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The Supreme Court denied the writ of prohibition sought by the West Virginia Regional Jail Authority (WVRJA) seeking to have the Court prohibit the circuit court from enforcing its order denying the WVRJA's motion to dismiss Bobbi Bryant's complaint against it as time barred, holding that WVRJA failed to demonstrate that the circuit court's order was clearly erroneous. The WVRJA moved to dismiss Bryant's complaint on the sole basis that the claims asserted against it were barred by the applicable statute of limitations. The circuit court found that because the statute of limitations was appropriately tolled as to the co-defendant and because Bryant alleged a civil conspiracy cause of action the statute of limitation as to the co-defendant was imputed to the WVRJA. The WVRJA then filed a petition for writ of prohibition with the Supreme Court. The Supreme Court denied the petition, holding that the circuit court did not commit clear legal error in denying WVRJA's motion to dismiss the complaint as time barred, based on the applicable statute of limitations, such that a writ of prohibition is warranted. View "State ex rel. Regional Jail Authority v. Honorable Carrie Webster" on Justia Law

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The Supreme Court answered a question certified by the federal district court by concluding that the term "person" as used in the wrongful death statute, W. Va. Code 55-7-5 and 55-7-6, does not include an ectopic embryo or an ectopic fetus. Three years after Defendant performed a bilateral tubal litigation on Plaintiff for permanent sterilization purposes doctors discovered a live ectopic pregnancy located in Plaintiff's left fallopian tube. Because the ectopic pregnancy had no chance of resulting in a live birth and would result in Plaintiff's death if allowed to continue, the ectopic embryo was removed. Plaintiff, on behalf of herself and as the administratrix of the estate of her ectopic embryo, and her husband filed suit against Defendant, asserting wrongful death. Defendant filed a motion to dismiss for failure to state a claim. The federal district court then certified two questions to the Supreme Court for resolution. The Supreme Court answered the second question, rendering the first question moot, holding that the term "person" as used in the wrongful death statute does not include an ectopic embryo or an ectopic fetus. View "Saleh v. Damron" on Justia Law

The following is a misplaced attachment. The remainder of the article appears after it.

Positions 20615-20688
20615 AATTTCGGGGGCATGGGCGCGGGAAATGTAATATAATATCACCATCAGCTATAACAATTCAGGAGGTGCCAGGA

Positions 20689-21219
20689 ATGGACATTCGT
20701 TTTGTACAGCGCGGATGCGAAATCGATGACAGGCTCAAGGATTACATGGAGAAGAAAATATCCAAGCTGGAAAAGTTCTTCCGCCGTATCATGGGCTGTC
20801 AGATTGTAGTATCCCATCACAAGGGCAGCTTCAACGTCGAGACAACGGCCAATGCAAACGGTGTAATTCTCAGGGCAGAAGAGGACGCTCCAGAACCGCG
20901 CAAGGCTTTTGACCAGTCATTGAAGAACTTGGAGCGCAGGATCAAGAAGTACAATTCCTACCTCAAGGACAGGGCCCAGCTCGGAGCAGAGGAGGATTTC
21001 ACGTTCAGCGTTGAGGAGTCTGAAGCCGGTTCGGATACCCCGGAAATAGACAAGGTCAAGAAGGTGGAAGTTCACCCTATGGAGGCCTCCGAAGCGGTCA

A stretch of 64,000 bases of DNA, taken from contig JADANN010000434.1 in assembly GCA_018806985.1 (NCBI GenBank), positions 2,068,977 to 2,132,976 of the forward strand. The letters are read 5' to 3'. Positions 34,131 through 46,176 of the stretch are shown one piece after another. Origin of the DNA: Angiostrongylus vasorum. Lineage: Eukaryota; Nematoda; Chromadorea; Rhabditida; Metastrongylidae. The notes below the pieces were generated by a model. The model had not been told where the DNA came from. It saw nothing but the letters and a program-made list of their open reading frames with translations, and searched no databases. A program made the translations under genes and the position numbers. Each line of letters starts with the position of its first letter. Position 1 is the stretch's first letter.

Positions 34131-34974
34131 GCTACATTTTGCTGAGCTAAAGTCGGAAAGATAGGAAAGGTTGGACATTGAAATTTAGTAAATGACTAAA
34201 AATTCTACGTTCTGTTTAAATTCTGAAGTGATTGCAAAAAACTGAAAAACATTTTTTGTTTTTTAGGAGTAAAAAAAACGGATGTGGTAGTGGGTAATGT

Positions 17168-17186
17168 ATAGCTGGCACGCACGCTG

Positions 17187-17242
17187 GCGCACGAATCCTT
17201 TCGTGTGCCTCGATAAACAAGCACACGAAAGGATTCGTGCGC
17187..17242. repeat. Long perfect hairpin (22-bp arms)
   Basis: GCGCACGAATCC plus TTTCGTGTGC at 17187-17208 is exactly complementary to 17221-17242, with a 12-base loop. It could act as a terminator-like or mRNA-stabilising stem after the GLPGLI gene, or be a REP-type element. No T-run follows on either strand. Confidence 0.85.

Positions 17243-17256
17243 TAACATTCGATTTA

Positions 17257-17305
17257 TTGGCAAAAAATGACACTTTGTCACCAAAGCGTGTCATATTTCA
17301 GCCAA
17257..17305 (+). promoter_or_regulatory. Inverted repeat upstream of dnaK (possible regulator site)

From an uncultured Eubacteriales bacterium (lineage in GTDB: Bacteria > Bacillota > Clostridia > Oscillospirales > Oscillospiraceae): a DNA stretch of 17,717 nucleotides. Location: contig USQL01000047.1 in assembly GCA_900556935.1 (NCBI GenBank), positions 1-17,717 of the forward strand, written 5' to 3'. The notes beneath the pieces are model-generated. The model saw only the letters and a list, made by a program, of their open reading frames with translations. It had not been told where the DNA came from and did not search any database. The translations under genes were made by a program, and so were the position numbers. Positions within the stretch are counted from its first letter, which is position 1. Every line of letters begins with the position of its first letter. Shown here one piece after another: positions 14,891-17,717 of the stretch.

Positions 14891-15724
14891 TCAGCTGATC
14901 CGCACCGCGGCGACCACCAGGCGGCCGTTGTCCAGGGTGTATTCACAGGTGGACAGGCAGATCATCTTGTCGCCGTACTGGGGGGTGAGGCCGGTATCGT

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The Court of Appeals answered in the negative a question certified to it by the United States Court of Appeals for the Second Circuit asking whether N.Y. Pub. Health Law 230(11)(b) creates a private right of action for bad faith and malicious reporting to the Office of Professional Medical Conduct, holding that there is not indication that the legislature intended to create a private right of action in section 230(11)(b). Plaintiff, a surgeon, treated four injured patients insured by Defendant and submitted claims to Defendant in connection with each patient. Defendant later filed complaints with the Office of Professional Medical Conduct (OPMC) alleging insurance fraud. After OPMC declined to impose discipline against Plaintiff, Plaintiff commenced this action asserting that Defendant's complaints lacked a good-faith basis in violation of section 230(11)(b) and interposed a separate caused of action for defamation. Defendant moved to dismiss the complaint, arguing that section 230(11)(b) does not imply a private right of action. The federal district court granted the motion. On appeal, the Second Circuit certified the above question to the Court of Appeals. The Court of Appeals held that the statutory text and legislative history of the statute do not imply a legislative intent to create a right of action under section 230(11)(b). View "Haar v. Nationwide Mutual Fire Insurance Co." on Justia Law